From the moment she arrived at the airport in Beijing, University of Maine at Farmington President Kathryn Foster said she was showered with hospitality by the university’s partner school, Beijing University of Technology.

As part of a two week visit to commemorate a 25 year anniversary with the Chinese university, Foster said she met with the school’s president and senior leadership, was taken to whatever part of the city she wished to visit and was invited to lecture for the university students.

While meeting with the university’s president, Guo Guangsheng, Foster asked why the university officials were placing so much importance on this visit, when the Chinese university had relationships with about 60 other schools from around the world.

“They were being so friendly to me and I was trying to get a sense of why this would be important,” she said. “And he said, ‘We never forget who partnered with us first.'”

The exchange program started 25 years ago —— the same year the world watched as university students gathered in Beijing’s Tiananmen Square for a protest that ended with bloodshed.

China was barely a decade past the Cultural Revolution, and Foster said the partnership formed between the Beijing University of Technology and UMF was a type of connection not common in 1989.

“At that time there were not the kinds of relationships that just about every university and college in the United States has now,” she said. “For UMF, it was a risky thing at the time. It was a rare, unusual move to make.”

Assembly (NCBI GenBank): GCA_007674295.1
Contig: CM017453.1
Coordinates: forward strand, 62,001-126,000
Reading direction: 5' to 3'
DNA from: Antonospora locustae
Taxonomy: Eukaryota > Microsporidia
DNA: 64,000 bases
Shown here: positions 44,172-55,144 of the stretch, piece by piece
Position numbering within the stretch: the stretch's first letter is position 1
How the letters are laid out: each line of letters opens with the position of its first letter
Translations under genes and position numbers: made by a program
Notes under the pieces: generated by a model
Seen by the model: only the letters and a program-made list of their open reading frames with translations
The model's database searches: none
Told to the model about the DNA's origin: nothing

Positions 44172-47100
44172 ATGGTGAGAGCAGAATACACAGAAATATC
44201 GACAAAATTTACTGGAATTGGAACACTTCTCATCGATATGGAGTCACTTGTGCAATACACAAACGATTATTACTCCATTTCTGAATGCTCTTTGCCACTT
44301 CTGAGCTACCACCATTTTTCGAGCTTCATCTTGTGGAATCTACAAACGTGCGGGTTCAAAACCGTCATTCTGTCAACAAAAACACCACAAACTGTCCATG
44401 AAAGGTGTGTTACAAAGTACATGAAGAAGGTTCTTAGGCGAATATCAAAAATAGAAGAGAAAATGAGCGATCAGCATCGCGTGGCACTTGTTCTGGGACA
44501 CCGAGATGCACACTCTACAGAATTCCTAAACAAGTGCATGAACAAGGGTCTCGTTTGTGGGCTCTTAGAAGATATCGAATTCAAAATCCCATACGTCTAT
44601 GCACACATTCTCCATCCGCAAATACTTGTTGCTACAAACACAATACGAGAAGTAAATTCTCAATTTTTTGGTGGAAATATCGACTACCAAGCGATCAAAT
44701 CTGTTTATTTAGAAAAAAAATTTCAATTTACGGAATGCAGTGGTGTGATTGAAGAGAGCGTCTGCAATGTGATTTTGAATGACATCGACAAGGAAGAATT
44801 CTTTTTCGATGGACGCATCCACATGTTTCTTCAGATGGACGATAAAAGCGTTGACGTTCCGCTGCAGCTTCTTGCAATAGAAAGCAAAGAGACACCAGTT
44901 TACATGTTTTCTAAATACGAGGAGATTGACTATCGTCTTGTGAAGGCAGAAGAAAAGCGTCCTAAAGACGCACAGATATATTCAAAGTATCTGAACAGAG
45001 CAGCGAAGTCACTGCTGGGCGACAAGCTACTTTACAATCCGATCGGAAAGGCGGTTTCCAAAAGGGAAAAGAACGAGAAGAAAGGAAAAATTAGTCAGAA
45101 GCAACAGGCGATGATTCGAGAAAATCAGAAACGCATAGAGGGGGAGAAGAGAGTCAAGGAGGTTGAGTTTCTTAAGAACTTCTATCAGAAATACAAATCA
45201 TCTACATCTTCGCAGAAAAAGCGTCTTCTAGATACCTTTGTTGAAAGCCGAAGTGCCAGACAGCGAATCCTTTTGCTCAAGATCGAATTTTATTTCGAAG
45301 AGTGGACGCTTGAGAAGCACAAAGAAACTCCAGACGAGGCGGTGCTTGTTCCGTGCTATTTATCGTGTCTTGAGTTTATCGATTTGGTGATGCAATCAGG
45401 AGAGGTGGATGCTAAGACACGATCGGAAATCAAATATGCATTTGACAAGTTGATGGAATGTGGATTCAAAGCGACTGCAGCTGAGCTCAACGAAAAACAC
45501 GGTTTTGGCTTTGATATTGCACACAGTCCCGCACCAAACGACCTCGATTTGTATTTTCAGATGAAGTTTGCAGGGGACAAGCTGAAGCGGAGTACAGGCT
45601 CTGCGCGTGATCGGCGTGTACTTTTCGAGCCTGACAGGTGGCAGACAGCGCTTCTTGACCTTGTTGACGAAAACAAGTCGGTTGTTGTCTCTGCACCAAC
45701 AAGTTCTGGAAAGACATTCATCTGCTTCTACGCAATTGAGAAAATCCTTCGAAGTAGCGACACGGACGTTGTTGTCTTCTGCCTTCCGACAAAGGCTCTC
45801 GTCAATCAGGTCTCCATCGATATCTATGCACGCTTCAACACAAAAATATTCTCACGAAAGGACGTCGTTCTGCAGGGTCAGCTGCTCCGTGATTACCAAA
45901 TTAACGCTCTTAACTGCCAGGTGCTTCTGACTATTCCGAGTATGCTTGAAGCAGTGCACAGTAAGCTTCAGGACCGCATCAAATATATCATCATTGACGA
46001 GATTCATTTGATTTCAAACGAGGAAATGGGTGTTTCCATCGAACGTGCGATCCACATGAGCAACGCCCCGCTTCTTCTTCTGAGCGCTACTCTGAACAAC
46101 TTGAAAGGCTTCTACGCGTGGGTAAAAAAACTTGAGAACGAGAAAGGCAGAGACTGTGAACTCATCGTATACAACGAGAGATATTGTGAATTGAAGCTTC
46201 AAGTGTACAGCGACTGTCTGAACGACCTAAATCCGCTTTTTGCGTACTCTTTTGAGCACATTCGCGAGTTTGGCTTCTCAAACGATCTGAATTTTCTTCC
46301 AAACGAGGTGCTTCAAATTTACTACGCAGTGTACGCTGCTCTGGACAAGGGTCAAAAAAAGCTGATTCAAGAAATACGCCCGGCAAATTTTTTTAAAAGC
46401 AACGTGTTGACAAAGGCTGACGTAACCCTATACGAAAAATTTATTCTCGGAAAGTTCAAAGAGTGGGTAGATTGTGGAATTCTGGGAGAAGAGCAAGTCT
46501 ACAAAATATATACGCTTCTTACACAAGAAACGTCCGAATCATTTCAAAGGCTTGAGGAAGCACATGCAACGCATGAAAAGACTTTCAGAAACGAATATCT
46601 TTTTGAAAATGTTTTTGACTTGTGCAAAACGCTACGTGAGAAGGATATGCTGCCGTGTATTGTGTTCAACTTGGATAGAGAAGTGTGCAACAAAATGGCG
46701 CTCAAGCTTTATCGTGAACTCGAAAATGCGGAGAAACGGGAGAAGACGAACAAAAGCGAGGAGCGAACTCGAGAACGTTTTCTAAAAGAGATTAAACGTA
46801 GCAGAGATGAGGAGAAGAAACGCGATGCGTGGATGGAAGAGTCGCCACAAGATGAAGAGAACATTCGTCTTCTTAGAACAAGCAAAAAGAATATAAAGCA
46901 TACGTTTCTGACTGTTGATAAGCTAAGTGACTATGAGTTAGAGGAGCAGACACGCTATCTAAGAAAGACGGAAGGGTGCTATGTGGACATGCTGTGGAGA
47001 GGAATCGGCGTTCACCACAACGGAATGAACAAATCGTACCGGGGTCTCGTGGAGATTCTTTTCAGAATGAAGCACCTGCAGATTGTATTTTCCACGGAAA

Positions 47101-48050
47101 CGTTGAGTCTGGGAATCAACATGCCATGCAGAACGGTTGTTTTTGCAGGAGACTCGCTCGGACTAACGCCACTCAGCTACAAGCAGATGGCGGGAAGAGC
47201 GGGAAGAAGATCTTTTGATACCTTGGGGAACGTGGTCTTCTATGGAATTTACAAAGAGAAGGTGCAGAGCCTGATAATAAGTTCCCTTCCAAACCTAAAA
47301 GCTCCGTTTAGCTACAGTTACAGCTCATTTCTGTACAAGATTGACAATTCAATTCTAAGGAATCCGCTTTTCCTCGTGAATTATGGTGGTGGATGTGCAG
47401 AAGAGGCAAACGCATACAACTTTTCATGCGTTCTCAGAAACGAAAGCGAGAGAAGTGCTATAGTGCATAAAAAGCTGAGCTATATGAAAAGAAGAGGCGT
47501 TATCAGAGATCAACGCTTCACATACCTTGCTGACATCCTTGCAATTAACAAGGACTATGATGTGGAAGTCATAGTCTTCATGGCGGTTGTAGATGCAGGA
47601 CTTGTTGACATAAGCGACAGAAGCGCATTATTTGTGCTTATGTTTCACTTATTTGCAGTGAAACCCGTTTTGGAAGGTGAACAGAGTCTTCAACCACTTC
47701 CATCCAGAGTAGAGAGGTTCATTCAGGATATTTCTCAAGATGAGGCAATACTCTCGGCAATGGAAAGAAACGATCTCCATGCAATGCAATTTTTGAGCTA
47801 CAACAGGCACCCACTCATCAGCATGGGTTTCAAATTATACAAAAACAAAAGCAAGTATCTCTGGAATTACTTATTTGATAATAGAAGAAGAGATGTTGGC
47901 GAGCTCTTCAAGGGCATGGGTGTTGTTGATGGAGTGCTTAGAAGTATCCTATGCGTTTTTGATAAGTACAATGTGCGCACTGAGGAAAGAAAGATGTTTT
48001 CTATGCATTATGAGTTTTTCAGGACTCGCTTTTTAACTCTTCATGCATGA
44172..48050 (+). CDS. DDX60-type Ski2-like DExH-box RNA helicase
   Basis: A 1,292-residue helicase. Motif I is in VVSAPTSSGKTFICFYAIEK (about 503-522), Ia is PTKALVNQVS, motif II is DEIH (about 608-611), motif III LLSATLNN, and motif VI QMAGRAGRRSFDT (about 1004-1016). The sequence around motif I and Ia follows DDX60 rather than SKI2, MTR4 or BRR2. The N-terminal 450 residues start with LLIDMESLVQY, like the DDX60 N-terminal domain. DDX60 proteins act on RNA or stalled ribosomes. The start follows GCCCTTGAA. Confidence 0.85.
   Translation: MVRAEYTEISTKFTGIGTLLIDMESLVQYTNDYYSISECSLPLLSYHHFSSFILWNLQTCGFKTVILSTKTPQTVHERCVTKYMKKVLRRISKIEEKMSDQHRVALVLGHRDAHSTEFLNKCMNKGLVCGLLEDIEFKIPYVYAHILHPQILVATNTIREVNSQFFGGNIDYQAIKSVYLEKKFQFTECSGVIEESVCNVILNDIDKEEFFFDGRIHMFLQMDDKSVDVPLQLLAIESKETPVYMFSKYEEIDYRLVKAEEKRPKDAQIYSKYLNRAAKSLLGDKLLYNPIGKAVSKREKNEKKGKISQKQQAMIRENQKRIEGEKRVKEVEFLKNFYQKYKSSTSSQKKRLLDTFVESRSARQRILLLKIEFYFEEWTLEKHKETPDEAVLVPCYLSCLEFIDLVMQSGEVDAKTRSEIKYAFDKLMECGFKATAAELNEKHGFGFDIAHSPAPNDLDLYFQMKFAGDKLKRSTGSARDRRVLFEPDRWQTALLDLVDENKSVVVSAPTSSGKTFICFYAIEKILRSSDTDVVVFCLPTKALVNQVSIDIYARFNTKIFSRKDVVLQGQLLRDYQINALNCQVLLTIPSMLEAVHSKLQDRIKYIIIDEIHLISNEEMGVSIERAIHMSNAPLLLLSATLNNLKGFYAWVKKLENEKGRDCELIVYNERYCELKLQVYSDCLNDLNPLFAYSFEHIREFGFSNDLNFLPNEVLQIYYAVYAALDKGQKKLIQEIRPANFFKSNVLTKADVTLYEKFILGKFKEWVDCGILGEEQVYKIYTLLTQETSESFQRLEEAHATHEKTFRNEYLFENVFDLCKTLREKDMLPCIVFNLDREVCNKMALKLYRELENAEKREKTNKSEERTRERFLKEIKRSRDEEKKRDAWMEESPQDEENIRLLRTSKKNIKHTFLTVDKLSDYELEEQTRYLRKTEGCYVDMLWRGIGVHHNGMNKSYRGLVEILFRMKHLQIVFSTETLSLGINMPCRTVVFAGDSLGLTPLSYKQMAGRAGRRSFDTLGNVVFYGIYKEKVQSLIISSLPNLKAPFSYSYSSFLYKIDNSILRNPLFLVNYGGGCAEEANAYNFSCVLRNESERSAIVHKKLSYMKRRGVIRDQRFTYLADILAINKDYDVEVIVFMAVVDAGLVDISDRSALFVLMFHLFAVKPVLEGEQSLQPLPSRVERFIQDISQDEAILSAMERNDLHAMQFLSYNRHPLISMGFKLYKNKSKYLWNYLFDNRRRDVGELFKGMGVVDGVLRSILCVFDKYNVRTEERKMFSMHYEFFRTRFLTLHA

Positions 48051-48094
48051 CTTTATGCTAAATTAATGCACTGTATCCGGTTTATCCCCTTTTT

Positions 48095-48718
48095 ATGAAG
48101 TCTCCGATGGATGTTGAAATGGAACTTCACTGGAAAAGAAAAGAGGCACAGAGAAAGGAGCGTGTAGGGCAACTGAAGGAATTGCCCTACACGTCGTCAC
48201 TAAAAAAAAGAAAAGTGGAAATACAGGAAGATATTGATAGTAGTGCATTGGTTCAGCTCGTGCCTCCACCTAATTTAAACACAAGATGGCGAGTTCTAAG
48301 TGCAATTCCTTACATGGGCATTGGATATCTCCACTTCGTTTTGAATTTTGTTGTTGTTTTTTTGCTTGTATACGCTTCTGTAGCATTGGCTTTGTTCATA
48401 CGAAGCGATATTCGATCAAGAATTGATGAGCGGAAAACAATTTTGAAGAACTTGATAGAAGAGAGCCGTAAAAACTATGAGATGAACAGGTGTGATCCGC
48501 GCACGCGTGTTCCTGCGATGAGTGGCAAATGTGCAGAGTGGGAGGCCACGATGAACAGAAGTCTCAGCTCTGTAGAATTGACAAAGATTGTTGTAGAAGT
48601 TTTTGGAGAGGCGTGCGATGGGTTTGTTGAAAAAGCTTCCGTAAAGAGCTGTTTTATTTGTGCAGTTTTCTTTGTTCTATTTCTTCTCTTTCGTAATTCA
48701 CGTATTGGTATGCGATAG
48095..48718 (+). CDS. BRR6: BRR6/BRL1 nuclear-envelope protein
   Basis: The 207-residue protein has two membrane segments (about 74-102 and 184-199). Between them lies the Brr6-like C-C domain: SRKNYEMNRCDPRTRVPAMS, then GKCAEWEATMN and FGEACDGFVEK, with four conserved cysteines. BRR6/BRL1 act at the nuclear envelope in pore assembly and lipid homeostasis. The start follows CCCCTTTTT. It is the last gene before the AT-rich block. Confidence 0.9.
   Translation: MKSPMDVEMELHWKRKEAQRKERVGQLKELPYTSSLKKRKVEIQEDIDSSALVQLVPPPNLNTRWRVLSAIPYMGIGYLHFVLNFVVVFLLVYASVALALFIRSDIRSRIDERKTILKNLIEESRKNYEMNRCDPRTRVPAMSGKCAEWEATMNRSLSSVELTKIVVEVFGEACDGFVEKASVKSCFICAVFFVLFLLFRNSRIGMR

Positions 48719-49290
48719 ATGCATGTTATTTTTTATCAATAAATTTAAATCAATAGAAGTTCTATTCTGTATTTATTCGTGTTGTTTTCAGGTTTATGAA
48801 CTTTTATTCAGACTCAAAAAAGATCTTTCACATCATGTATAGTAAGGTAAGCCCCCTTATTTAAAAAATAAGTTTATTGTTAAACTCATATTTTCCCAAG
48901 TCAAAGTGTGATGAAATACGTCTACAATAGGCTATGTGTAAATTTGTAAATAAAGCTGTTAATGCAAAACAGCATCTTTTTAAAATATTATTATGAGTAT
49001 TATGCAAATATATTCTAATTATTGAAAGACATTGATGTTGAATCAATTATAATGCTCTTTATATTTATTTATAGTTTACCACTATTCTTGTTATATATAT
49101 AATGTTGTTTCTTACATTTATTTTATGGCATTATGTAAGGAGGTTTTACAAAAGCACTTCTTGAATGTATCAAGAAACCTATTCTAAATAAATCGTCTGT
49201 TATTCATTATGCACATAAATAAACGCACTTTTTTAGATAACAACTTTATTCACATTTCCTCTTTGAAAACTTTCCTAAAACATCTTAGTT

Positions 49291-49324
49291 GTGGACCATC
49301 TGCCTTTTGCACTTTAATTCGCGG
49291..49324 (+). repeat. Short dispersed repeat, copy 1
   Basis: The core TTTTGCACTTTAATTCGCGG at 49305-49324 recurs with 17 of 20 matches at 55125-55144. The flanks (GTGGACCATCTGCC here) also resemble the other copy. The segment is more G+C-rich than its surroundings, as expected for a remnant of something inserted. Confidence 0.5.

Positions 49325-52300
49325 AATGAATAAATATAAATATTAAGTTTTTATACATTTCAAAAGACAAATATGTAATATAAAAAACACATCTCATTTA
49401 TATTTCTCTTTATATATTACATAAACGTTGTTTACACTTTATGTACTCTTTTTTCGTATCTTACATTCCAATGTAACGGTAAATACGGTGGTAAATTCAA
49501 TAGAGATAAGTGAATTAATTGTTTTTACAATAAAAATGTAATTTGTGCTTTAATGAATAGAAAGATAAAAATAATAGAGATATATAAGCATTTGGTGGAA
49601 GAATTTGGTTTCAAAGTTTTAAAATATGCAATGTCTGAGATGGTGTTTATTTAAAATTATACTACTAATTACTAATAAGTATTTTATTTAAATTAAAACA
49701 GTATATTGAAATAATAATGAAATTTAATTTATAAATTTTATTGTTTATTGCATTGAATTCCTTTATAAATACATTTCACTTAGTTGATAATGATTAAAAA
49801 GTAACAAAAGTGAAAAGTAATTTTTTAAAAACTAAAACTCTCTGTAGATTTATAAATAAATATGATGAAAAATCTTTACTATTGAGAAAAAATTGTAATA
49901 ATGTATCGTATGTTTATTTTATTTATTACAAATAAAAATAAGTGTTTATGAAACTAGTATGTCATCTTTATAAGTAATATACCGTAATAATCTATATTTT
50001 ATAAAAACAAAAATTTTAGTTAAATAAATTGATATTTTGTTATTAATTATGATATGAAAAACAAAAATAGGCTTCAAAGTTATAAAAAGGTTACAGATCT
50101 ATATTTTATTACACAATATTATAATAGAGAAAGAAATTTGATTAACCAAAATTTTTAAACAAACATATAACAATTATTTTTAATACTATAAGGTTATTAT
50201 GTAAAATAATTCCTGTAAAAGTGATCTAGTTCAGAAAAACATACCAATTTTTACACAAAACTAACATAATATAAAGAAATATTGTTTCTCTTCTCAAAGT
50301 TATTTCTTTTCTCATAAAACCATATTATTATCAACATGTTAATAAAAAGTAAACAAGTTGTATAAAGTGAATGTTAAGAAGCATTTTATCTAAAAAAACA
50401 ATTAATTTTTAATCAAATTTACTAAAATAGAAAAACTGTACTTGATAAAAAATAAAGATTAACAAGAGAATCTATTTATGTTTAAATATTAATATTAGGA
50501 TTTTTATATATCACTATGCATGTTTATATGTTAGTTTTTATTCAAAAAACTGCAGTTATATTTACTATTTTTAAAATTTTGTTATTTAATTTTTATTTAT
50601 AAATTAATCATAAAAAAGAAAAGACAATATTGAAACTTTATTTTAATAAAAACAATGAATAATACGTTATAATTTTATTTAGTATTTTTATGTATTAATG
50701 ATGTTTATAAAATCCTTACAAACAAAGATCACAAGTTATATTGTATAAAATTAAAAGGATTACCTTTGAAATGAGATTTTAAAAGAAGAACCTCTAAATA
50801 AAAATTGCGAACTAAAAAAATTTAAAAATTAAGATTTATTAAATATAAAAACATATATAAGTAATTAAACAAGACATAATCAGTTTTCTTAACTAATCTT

Since the partnership was established, the number of international students studying in the U.S. has more than doubled from 386,851 to 819,644, according to the Institute of International Education.

The current agreement between the schools calls for the exchange of one faculty member and two students a year. The faculty members teach English and Chinese at the respective universities and the students get a chance to study while immersed in a different cultural setting.

Over the past 25 years, more than 125 students and faculty members from the schools participated in the program.

Foster said the two schools complement each other: the technical school has 20,000 students or about 10 times as many as UMF, one is urban while the other is based in rural New England, UMF is known for training teachers while the focuses on engineering, science and management.

Going forward, Foster said the two schools hope to expand the agreement to include exchanging more people. She said there is an interest from the Beijing university to learn more about the approach to grade school education in the United States.

UMF staff have also observed that the Chinese students have a more clear sense of what they plan to do to apply their agree and better follow-through to landing a career after graduation. As the exchange program continues, Foster said UMF faculty want to identify and adopt ways that the Beijing university leads students to job placement and post graduate success.

Foster also said faculty want to increase the number of students who study abroad and are exposed to foreign cultures as an undergrad.

“We have a low percentage of students, relatively speaking to other bigger schools, with international experience, and we’re looking very hard to push so students that may have been born and raised in Maine or may have traveled very little outside of Maine would be comfortable with and prosper in a study abroad setting,” she said.

Kaitlin Schroeder — 861-9252

[email protected]

 

 

 


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